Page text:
Fishermen were casting their lines into the urban waters of Washington, D.C., into a river notorious as one of the dirtiest in the nation. What’s more, according to a recent study, they represented a small fraction of the 17,000 or more residents of this metropolitan area who are consuming fish from a river that has all the markings of a Superfund site.
Sometimes you just can’t believe it, the article even says that a sewer line directly dumps a billion gallons of human waste every year.
Japan’s Land, Infrastructure, Transport and Tourism Ministry will soon embark on a project to realize an “autopilot system” for automatic driving, a system for guiding motor vehicles on expressways without human assistance.
The system is expected to contribute significantly to such goals as alleviating drivers’ fatigue, preventing road accidents and easing traffic congestion. It would be for vehicles referred to as self-driving cars capable of sensing their environment and navigating by themselves, with people not required to perform any mechanical operation besides choosing their destinations.
With a view to making an autopilot system a reality in the early 2020s, the ministry will launch a study panel of experts this year, to start full-scale discussions about a self-steering vehicle control project.
The ministry envisages an autonomous vehicle system in which, after leaving your home, motorists would enter an interchange of a nearby expressway while manually operating their cars.
When pulling into the expressway’s lane exclusively for the autopilot system, the driving mode would change to “automatic driving” and input your destination into the system. Motorists would take their hands and feet off the steering wheel, gas pedal and brake.
Last week, in the corners of the Internet devoted to outer space, things started to get a little, well, hot. Voyager 1, the man-made object farthest away from Earth, was encountering a sharp uptick in the number of a certain kind of energetic particles around it. Had the spacecraft become the first human creation to “officially” leave the solar system?
It’s hard to overstate how wild an accomplishment this would be: A machine, built here on Earth by the brain- and handiwork of humans, has sailed from Florida, out of Earth’s orbit, beyond Mars, beyond the gas giants of Jupiter and Saturn, and may now have left the heliosphere — tiny dot in the universe beholden to our sun. Had it really happened? How would we know?
We’re not quite there yet, Voyager’s project scientist and former head of NASA’s Jet Propulsion Lab, Edward Stone, told me. The spacecraft is on its way out — “it’s leaving the solar system” — but we don’t know how far it has to go or what that transition to interstellar space will look like.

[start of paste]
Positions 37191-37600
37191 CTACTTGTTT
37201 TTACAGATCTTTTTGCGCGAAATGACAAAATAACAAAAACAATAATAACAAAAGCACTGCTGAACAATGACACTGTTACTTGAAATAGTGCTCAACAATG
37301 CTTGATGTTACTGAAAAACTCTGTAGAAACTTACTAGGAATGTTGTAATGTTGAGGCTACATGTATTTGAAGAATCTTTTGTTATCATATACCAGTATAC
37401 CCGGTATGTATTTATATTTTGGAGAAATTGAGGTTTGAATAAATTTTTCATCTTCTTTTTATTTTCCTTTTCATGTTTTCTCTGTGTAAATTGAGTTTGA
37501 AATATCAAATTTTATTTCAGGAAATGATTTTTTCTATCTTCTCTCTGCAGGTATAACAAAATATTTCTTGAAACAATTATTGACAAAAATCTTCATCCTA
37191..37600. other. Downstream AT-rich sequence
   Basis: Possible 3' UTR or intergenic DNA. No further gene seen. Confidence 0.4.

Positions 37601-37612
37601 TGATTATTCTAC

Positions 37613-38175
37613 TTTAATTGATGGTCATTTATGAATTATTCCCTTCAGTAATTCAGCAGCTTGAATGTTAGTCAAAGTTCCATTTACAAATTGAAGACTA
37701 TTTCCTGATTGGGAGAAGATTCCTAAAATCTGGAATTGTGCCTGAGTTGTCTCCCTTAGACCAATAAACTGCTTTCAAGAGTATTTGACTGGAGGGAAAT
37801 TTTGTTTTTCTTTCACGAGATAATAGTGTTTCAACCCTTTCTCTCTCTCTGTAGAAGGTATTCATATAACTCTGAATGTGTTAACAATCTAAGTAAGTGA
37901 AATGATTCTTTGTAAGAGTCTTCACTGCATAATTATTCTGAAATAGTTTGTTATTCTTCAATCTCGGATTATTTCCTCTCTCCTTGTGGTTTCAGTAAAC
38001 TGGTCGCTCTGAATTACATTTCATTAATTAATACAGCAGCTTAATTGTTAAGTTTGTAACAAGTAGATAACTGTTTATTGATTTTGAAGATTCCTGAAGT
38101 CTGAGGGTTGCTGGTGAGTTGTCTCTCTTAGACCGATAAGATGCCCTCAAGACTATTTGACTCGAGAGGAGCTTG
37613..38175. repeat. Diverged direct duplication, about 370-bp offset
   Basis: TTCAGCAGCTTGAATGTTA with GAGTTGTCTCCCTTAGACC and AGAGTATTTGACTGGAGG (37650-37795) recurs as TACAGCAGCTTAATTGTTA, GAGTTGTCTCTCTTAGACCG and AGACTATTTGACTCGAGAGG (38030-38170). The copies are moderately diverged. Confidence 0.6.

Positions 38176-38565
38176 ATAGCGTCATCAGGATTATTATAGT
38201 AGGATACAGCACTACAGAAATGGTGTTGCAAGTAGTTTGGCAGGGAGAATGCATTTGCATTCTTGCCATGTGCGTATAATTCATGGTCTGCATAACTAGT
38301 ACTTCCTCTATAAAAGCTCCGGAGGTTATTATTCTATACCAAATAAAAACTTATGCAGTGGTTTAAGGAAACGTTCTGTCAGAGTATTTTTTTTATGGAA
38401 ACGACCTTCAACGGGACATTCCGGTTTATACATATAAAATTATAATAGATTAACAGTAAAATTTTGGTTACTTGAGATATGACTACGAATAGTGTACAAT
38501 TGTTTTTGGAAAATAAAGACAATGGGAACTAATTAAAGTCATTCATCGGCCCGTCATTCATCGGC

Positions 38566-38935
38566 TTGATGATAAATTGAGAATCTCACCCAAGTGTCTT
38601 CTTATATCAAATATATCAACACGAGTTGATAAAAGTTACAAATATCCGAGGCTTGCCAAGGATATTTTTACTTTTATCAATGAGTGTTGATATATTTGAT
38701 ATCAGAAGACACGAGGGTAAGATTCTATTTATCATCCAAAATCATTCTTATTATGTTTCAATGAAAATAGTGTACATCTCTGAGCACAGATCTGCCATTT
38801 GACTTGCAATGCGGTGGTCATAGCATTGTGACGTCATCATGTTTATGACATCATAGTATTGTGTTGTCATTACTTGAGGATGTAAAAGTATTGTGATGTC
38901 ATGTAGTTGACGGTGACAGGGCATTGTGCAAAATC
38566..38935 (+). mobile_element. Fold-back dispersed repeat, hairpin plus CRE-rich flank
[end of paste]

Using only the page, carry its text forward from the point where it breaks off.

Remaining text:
“In a given day we translate roughly as much text as you’d find in 1 million books. To put it another way: what all the professional human translators in the world produce in a year, our system translates in roughly a single day. By this estimate, most of the translation on the planet is now done by Google Translate.”
The rise of the web has brought the world’s collective knowledge to the fingertips of more than two billion people. But what happens if it’s in Hindi or Afrikaans or Icelandic, and you speak only English—or vice versa?
In 2001, Google started providing a service that could translate eight languages to and from English. It used what was then state-of-the-art commercial machine translation (MT), but the translation quality wasn’t very good, and it didn’t improve much in those first few years. In 2003, a few Google engineers decided to ramp up the translation quality and tackle more languages. That’s when I got involved. I was working as a researcher on DARPA projects looking at a new approach to machine translation—learning from data—which held the promise of much better translation quality. I got a phone call from those Googlers who convinced me (I was skeptical!) that this data-driven approach might work.
I joined Google, and we started to retool our translation system toward competing in the NIST Machine Translation Evaluation, a “bake-off” among research institutions and companies to build better machine translation. Google’s massive computing infrastructure and ability to crunch vast sets of web data gave us strong results. This was a major turning point: it underscored how effective the data-driven approach could be.
But at that time our system was too slow to run as a practical service—it took us 40 hours and 1,000 machines to translate 1,000 sentences. So we focused on speed, and a year later our system could translate a sentence in under a second, and with better quality. In early 2006, we rolled out our first languages: Chinese, then Arabic.
We announced our statistical MT approach on April 28, 2006, and in the six years since then we’ve focused primarily on core translation quality and language coverage. We can now translate among any of 64 different languages, including many with a small web presence, such as Bengali, Basque, Swahili, Yiddish, even Esperanto.